June 8, 2007.
Today I would seek peace with the mountain that gave me a run for my money the first time I dared attempt to step foot on its finicky summit.My climbing team consisted of 11 students and assistance from my BCEP class and its fearless leader. We excitedly left from the Timberline lot at 12:30am, under starry skies and in good spirits. The group quickly fragmented into fast, medium and slow paces. Several fruitless attempts were made to keep us together. I’d promised myself I’d work on my patience and teamwork today so I struggled to stay with the group. Moving more slowly meant I was sweating and waiting less so it worked out better in the end. I couldn’t summit before anyone else so it was really pointless to try and move quickly.
The skies remained dark for what seemed like forever. The wind was calm, the air was buzzing with the conversations among a mix of new climbers and seasoned mountaineers. Several other parties were on the mountain today, but all seemed to choose slightly different paths so we weren’t tripping over each other all day. So far, it wasn’t as crowded as I’d expected.
Most of this climb is just a long, slow, slog. We stopped at the Silcox Hut, got cold, stopped at the top of Palmer, got colder…although I doubt the actual temperature ever got very low, I felt cold whenever I wasn’t moving. Long breaks are never in my plans. Again, a test of patience. I used these opportunities to add layers, eat food, and hydrate. As the sun rose, I was also able to scan the surroundings, to embed the scenery into my brain. I’d only been up here a handful of times, yet it was all too familiar-looking. I wished I was this location-aware on my first climb here.
Approaching Devil’s Kitchen, I stopped to catch my breath, only to have it stolen away by the sight of the mountain’s shadow in the pale, purple, morning sky. I stood there, letting the photons bombard my eyes. This was an astounding reminder of why I torture my body this way. We continued to the base of the Hogsback, where we took an extended break. Monty carefully calculated (over and over again) how many people would be on each rope team and who was going where. I roped up with Jerry and Dana, and we followed the first team up.
We proceeded very slowly about halfway up the hogsback, where we cut left to avoid the bergschrund and angled up via the Mazama chute. I noticed a narrow, steep ice chute to my right, which was my ascent route in February. Although it looked like fun, today we would be taking the super safe way instead. Most of the climbers were proceeding unroped; if I’d have had the choice, I would be doing the same. Nevertheless, practicing with all the climbing gear is worthwhile, so that when I need to use it in a dangerous situation I am more comfortable and proficient with the setup.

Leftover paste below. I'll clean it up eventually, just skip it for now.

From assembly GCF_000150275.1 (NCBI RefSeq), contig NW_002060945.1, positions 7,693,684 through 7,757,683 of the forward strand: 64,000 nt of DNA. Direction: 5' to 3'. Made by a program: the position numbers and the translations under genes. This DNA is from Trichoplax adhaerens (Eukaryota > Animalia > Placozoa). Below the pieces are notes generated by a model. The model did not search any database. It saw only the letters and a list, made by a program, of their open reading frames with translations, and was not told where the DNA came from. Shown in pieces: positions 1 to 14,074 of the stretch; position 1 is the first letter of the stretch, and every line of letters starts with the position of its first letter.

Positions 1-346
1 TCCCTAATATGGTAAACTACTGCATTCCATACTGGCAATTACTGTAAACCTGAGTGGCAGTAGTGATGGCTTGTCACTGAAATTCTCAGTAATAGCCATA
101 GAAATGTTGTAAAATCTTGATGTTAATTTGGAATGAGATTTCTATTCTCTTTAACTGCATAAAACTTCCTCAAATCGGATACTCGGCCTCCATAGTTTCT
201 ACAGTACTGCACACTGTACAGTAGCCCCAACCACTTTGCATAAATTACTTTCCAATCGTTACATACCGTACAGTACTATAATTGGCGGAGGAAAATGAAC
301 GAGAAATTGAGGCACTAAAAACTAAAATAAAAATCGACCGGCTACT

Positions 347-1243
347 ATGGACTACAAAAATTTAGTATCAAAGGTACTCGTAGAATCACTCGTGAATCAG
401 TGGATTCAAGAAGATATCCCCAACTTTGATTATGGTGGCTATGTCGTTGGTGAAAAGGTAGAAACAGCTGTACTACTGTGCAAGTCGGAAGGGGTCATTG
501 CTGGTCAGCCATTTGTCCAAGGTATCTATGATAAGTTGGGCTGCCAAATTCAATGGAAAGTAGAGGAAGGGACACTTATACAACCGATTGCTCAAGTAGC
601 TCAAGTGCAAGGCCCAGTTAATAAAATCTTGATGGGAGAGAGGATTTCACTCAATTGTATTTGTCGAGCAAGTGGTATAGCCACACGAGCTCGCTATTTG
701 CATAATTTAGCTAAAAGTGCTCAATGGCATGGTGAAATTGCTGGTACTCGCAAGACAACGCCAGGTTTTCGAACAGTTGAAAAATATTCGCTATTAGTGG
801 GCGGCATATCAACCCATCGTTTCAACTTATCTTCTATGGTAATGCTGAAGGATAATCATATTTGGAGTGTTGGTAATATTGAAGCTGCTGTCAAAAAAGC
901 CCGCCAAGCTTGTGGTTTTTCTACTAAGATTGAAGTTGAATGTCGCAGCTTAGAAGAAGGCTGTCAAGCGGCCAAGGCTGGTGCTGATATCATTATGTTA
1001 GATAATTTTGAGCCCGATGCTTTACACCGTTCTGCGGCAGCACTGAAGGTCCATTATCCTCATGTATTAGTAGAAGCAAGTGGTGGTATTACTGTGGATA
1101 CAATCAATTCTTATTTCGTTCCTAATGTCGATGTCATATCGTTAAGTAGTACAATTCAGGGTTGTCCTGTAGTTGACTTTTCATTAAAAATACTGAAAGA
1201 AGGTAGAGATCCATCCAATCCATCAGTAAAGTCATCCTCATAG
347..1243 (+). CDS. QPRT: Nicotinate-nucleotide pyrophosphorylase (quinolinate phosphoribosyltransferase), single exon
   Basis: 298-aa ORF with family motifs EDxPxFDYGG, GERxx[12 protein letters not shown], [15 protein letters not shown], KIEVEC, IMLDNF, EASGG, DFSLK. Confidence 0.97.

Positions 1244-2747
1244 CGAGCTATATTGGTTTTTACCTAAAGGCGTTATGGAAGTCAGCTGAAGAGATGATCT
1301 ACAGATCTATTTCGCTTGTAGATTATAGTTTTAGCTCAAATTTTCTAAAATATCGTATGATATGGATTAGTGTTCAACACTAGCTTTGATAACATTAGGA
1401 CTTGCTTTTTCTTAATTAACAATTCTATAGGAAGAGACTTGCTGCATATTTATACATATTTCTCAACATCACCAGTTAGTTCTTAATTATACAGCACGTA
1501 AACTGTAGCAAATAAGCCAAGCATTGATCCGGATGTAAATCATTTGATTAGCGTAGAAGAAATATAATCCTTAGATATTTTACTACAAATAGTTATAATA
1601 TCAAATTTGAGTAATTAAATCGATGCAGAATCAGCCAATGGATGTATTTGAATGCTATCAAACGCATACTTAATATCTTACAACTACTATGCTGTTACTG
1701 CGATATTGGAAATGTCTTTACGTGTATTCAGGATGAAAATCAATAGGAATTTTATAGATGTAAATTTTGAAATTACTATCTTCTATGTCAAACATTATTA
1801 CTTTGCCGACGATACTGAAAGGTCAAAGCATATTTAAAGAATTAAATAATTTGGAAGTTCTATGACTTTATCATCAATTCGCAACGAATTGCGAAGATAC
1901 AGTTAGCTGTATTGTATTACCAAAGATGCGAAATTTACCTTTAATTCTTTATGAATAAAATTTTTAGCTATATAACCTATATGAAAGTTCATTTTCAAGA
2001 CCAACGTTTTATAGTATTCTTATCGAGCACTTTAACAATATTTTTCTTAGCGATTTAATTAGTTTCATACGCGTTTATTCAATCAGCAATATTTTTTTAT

Eventually I crested the chute, and was rewarded with fine views of the cloudscape to the north as well as the steep, dramatic north side of the mountain. St. Helens, Rainier and Adams stood proudly above the puffy film of water vapor hovering over the lowlands. I felt the tug of the rope ahead of me and remembered I was part of a team and I couldn’t stand here gawking all day.The official summit lies just to the east, after following a short traverse along the narrow ridge. We sat there, soaking in the strong sun rays, and stuffing our faces with all sorts of goodies. We shared the peak with a few others: climbers, skiers, snowboarders, and other cool dudes. Although our summit team included 6 women, all the others we saw on top were men. Interesting. It looked much different up here today than when I last stood atop this mountain.
Eventually we headed back back down the route, stopping occasionally to fix anchors or struggle with clipping through. I kept twisting the rope up and getting annoyed…but eventually my brain started functioning normally and I was able to move the rope through the carabiners quickly. We stopped for a VERY extended break on the Hogsback, where we stripped off layers, de-roped, snacked, and relaxed. We watched skiers swishing down the slopes, fumes twirling heavenward from the volcano’s armpits, and the clouds waiting anxiously at the base of the mountain.The rest, as they say, is history. We downclimbed a little bit, all at our own paces and using an array of techniques. Eventually we all tested out our glissade devices and discovered design flaws that will need fixing before the next use. Near the bottom, the snow became slushy and the grade flatter so we ended up walking out. Jenn and I reached the parking lot first, where we chatted and waited for the rest of our team. Karen, who had to turn back early in the morning, greeted us with a box full of Voodoo Doughnuts! I devoured my Cocoa-Puffs topped, chocolate-glazed, chocolate doughnut in about 10 seconds.
In summary, we took 8 hours to summit, and 4 hours to descend, including several breaks in between. We completely lucked out by climbing in a 24-hour weather window, with moderate temperatures, low winds, and clear skies. The snow was crusty enough for good traction with crampons on the ascent and not too soft and mushy for the descent. Although there were many people on the mountain, it wasn’t as crowded as I expected.
At last, this route is out of my system. I hope to never return! There are more advanced (read: more fun) routes on the peak that I would like to try in the years to come. Now that I have made up for my mistakes on the South Side of Mt. Hood, I feel free.